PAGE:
Butler County received more than $600,000 from the Justice Department’s Office of Justice Programs to combat substance abuse and respond effectively to opioid overdoses.
The department recently announced awards of more than $333 million to help communities affected by the opioid crisis. Nearly $6.1 million will help public safety and public health professionals in the Southern District of Ohio.
In Butler County, which has been hit hard by the opioid crisis, the City of Hamilton received $600,000 and the Butler County Coroner’s Office received $13,751.
So far this year, the Butler County Coroner’s Office has investigated 148 known or suspected drug overdoses, said Martin Schneider, the office’s administrator. He expects the year’s total to be about the same as 2018, when there were 165 overdoses.
The all-time record for Butler County was set in 2017 when 232 people died from overdoses, he said.
Hamilton’s award is designed to expand access to supervision, treatment and recovery support services ; support law enforcement and other first responder diversion programs for non-violent drug offenders; promote education and prevention activities; and address the needs of children impacted by the opioid epidemic, according to the Justice Department.
The coroner’s office received its money to support its efforts toward agency accreditation, Schneider said. He said the office’s goal is to be accredited by the National Association of Medical Examiners by passing all the criteria.
Also, he said, the government has a “close watch” on how data is recorded regarding the drug crisis. The goal is for all coroner’s offices to have unified recording practices so it’s an “apple to apple” comparison, he said.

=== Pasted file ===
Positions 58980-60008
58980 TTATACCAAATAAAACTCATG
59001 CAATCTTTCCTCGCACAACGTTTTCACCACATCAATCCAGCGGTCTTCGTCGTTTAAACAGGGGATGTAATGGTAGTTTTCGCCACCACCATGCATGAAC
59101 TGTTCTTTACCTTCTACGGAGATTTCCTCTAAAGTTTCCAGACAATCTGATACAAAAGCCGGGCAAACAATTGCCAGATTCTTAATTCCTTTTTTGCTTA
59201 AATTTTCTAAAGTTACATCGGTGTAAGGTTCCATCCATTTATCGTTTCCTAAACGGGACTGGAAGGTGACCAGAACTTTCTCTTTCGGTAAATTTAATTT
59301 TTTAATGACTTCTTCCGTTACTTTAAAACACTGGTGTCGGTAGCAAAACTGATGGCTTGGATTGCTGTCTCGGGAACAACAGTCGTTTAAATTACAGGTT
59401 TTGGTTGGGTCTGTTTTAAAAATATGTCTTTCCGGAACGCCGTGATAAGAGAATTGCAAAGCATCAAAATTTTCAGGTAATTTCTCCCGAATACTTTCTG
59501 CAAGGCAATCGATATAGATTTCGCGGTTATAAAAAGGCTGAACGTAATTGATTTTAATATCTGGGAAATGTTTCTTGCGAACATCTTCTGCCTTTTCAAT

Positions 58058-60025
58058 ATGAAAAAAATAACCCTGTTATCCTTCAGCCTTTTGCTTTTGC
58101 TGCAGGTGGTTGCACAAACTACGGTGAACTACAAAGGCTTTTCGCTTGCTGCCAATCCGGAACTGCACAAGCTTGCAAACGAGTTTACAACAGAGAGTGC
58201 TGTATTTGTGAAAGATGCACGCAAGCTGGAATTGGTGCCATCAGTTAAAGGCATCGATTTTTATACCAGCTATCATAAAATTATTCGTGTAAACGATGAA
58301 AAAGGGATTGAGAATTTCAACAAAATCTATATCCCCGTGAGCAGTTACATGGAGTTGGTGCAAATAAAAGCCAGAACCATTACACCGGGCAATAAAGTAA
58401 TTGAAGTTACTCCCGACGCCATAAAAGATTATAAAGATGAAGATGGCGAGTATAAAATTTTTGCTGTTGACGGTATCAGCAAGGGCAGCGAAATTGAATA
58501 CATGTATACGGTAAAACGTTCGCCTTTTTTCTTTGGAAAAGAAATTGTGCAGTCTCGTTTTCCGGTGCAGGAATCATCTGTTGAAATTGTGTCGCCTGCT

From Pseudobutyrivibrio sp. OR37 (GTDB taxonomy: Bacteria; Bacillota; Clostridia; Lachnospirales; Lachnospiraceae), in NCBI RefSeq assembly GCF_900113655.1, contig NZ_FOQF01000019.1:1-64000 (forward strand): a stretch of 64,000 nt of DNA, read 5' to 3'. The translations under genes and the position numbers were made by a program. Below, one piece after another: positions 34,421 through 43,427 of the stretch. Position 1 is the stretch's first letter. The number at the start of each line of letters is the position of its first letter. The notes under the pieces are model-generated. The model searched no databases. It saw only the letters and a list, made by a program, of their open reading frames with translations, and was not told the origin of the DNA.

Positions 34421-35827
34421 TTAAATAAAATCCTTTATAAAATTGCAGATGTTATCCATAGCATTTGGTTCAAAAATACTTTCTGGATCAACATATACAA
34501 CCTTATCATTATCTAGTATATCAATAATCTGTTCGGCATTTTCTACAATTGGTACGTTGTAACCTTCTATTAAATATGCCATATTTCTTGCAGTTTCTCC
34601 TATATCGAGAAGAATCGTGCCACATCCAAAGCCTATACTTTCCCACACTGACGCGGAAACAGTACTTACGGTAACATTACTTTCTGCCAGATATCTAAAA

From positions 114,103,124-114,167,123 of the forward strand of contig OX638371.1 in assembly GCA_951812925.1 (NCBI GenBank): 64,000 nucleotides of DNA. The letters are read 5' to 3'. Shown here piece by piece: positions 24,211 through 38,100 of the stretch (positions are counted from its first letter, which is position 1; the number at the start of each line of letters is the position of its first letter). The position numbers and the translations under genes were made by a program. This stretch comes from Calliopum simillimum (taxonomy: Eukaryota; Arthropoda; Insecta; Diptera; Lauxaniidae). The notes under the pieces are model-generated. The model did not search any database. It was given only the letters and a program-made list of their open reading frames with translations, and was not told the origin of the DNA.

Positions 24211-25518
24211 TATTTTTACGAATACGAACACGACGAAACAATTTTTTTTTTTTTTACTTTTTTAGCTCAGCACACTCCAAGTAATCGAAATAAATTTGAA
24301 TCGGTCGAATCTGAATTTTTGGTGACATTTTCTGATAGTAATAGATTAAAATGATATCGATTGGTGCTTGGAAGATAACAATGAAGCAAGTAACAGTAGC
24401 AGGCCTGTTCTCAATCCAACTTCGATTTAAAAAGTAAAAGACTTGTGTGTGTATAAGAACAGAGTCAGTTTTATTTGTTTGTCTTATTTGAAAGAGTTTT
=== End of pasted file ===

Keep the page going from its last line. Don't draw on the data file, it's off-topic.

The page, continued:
With more than 130 people dying from opioid-related overdoses every day, the Department of Justice has made fighting addiction to opioid, including heroin and fentanyl, a national priority, according to the news release. The Trump Administration is providing “critical funding” for a wide range of activities — from preventive services and comprehensive treatment to recovery assistance, forensic science services and research — to help save lives and break the cycle of addiction and crime, according to the release.
“The opioid epidemic has ravaged countless communities and tragically shattered too many lives. While we have seen some progress, the Justice Department and U.S. Attorneys’ community remain fully committed to working with our state and local partners to combat this complex and evolving challenge,” said U.S. Attorney David M. DeVillers.
He said the awards support an “array of activities designed to reduce the harm inflicted by these dangerous drugs.”
DeVillers explained the grants will help law enforcement officers, emergency responders and treatment professionals coordinate their response to overdoses. Funds will also provide services for children and youth affected by the crisis and will support the nationwide network of drug and treatment courts.
Thank you for reading the Journal-News and for supporting local journalism. Subscribers: log in for access to your daily ePaper and premium newsletters.
Thank you for supporting in-depth local journalism with your subscription to the Journal-News. Get more news when you want it with email newsletters just for subscribers. Sign up here.